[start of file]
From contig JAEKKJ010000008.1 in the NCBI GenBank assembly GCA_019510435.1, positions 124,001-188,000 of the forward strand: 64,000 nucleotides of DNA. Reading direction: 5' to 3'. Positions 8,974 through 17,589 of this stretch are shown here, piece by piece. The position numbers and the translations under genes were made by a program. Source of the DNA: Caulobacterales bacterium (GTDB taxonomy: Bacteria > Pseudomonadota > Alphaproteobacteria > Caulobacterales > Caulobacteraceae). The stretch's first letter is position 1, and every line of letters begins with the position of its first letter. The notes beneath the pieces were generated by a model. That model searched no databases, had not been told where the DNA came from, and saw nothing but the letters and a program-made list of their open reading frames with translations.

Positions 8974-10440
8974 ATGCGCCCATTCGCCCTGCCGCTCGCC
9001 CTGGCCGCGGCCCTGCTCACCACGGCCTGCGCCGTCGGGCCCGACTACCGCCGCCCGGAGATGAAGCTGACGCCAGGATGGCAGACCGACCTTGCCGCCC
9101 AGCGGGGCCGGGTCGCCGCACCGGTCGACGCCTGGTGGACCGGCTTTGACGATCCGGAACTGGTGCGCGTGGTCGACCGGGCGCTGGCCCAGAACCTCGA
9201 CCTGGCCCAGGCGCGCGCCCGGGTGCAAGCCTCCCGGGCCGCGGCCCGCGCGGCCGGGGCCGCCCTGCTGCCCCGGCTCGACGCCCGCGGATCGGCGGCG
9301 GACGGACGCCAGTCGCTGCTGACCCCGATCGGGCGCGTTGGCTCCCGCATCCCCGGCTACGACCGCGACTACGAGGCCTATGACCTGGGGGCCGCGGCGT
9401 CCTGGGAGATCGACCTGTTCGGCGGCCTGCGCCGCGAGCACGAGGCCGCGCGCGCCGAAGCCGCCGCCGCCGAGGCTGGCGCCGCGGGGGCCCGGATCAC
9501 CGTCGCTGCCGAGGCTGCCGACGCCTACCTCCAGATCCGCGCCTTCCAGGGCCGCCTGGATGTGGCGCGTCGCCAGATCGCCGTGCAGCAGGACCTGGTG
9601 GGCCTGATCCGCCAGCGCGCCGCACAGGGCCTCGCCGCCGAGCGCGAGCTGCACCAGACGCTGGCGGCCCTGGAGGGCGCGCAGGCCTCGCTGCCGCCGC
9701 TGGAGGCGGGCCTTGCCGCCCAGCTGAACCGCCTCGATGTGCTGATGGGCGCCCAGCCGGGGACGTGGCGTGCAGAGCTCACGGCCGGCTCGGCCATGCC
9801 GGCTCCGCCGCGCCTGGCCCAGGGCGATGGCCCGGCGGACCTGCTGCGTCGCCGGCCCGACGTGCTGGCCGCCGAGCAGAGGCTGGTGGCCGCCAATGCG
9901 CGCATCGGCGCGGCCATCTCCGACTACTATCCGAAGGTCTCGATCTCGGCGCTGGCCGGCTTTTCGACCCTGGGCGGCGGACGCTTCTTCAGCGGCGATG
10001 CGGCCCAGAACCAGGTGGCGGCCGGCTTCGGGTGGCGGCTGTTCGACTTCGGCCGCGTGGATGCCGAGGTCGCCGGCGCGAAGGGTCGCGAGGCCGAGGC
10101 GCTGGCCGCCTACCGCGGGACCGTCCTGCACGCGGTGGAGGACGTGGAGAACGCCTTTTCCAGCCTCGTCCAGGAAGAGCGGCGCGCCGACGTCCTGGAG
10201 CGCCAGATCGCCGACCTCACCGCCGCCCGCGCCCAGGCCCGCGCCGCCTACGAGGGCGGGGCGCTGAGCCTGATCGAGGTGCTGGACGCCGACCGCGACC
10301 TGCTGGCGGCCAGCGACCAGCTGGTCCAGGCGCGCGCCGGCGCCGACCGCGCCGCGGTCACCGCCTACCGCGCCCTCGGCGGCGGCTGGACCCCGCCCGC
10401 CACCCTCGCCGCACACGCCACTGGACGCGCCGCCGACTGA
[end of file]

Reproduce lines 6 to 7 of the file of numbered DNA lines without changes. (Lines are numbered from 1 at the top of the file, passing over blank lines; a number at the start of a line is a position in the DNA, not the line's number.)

9201 CCTGGCCCAGGCGCGCGCCCGGGTGCAAGCCTCCCGGGCCGCGGCCCGCGCGGCCGGGGCCGCCCTGCTGCCCCGGCTCGACGCCCGCGGATCGGCGGCG
9301 GACGGACGCCAGTCGCTGCTGACCCCGATCGGGCGCGTTGGCTCCCGCATCCCCGGCTACGACCGCGACTACGAGGCCTATGACCTGGGGGCCGCGGCGT